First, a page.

Support for the world’s most vulnerable individuals and countries is a central aim of the G-20’s aggressive recovery actions. The G-20 has pursued a strategy that is built around three critical pillars:
The Expanded Engagement of Effective International and Regional Institutions: To increase the capacity of emerging market and low-income countries to withstand and recover from this and future external shocks, the G-20 has from the outset mobilized robust action on the part of leading international and regional institutions.
- In London, the G-20 called for the multilateral development banks (MDBs), including the World Bank and the African Development Bank, to expand lending by at least $100 billion above pre-crisis levels. This goal was met by the MDBs within months of the G- 20’s initial request. In addition, over the past year IDA committed $14 billion in resources for the poorest, $2 billion of which was made available under emergency procedures, and the African Development Fund (AfDF) front-loaded its financing, with $4.2 billion in commitments expected in 2009, up from $2.4 billion in 2008.
- The G-20’s work has also led to a dramatic expansion of the IMF’s ability to provide concessional loans to the world’s poorest nations to $8 billion over 2009–10 and $17 billion through 2014 and an increase in trade finance support for emerging market countries. Over the past year, IMF financing under current programs to the poorest countries has more than doubled and currently stands at $4.4 billion.
- Building on these important early successes, the G-20 Leaders in Pittsburgh committed to support continued concessional lending, including through the IDA and Africa Development Fund, and to review whether General Capital Increases are needed as the MDBs enact reforms to meet their core missions.
- The G-20 also agreed to address a critical missing piece of the global economic structure - a lack of a concessional lending facility for the world’s poorest countries in times of crisis. The G-20 have asked their Finance Ministers to explore the creation of such a crisis lending facility within IDA to provide support to the poor in future downturns.
Investments in the Foundations for Long-term, Sustainable Development: The G-20 has also committed to new initiatives that will not only help the poor, but will also foster economic growth opportunities for the world’s poorest countries by investing in the foundations of development: sustained production, new infrastructure and financial access.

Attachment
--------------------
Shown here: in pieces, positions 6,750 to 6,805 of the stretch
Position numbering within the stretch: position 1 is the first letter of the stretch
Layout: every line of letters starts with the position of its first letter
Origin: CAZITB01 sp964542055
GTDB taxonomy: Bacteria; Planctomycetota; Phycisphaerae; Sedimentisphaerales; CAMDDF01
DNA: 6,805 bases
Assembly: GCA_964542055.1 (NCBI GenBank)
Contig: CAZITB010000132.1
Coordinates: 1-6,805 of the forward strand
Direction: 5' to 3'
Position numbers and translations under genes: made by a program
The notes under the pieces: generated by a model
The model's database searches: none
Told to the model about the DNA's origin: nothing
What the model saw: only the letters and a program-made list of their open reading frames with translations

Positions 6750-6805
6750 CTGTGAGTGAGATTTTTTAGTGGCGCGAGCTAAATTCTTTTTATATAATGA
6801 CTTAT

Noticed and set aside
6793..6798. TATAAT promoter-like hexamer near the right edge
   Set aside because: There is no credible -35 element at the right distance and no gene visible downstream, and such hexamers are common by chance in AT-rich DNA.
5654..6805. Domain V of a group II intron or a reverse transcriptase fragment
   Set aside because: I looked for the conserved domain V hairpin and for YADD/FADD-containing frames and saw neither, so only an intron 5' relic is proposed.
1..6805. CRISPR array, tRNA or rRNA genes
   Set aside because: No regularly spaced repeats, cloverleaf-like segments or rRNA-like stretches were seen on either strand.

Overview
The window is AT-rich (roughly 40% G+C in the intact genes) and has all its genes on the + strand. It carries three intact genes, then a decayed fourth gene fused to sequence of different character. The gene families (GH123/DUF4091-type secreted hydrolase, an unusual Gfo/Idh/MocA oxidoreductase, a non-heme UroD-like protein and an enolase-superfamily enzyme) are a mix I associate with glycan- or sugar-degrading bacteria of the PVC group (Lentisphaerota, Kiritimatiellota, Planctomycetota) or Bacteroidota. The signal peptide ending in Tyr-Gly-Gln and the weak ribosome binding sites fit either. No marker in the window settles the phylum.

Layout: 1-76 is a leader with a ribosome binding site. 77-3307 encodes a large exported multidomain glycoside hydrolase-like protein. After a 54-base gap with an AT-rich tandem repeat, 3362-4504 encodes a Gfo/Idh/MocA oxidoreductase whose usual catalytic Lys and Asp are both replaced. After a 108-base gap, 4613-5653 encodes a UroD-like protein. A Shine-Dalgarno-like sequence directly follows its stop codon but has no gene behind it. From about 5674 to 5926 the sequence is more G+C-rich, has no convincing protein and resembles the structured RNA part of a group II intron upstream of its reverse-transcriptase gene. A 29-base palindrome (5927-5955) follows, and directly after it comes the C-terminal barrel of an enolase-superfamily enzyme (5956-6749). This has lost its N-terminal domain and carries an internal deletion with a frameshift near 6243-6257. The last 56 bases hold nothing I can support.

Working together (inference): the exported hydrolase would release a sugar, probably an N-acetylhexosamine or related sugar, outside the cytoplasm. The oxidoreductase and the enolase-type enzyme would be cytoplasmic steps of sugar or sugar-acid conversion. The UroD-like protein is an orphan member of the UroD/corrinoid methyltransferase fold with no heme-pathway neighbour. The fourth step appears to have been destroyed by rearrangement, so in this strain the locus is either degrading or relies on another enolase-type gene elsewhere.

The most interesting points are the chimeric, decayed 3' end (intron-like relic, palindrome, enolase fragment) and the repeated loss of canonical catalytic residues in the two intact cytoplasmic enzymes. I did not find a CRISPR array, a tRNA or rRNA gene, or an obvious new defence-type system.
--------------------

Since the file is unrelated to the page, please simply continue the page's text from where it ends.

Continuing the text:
- Food Security: With over one billion of the world’s people facing chronic hunger and the world’s poorest countries hit hard by the 2008 spike in world food prices, President Obama joined with 34 world Leaders in L’Aquila, Italy to launch a comprehensive food security initiative. The new initiative will align sustained donor resources in support of country-led strategies, and has already generated over $20 billion (USD) in donor pledges. At the Pittsburgh Summit, G-20 Leaders called on the World Bank to create a Global Agriculture and Food Security Program, a multilateral trust fund to expand agricultural assistance to low-income countries.
- Expanded Clean Energy Resources for Low-Income Countries: As the developing world seeks to build out the energy infrastructure needed to support domestic development and attract investment, the G-20 has also adopted a new series of measures to help the poor access affordable and reliable clean energy. The Leaders agreed to increase funding for the World Bank’s new Scaling Up Renewable Energy Program and for other programs that support the deployment of clean energy resources in the developing world.
- New Opportunities for Financial Access: In order to sustain recovery and reduce the vulnerability of the world’s poor to future external shocks, the G-20 is also focused on tackling the fact that half of the world’s people do not have access to financial services. The G-20 Leaders have established a G-20 Financial Inclusion Experts Group to recommend innovative approaches to providing financial services to the poor, including through national regulatory and policy efforts. Underscoring the importance of small business development to global economic growth, the G-20 has also launched a new Small and Medium Enterprise (SME) Finance Challenge which will partner with the private sector to support entrepreneurs in poor countries.
Limiting illicit outflows: Those G-20 members who serve as traditional “donors” have committed to maintaining their ODA levels, while other G-20 members have brought new development resources to the table. But as the flow of funds to developing countries increases, it is critical to also prevent its illegal outflow. Corruption and illicit financial flows cost developing nations billions of dollars per year in public funds that could be used for domestic investments. The G-20 Leaders recommitted themselves to fighting corruption and reclaiming this uncounted capital for development by agreeing to increase the transparency of international aid flows and to strengthen international efforts to recover stolen assets. They called for ratification of the UN Convention Against Corruption and the adoption and enforcement of laws against transnational bribery, laws like the OECD Anti-Bribery Convention. These efforts will also help prevent future use of public assets for personal gain.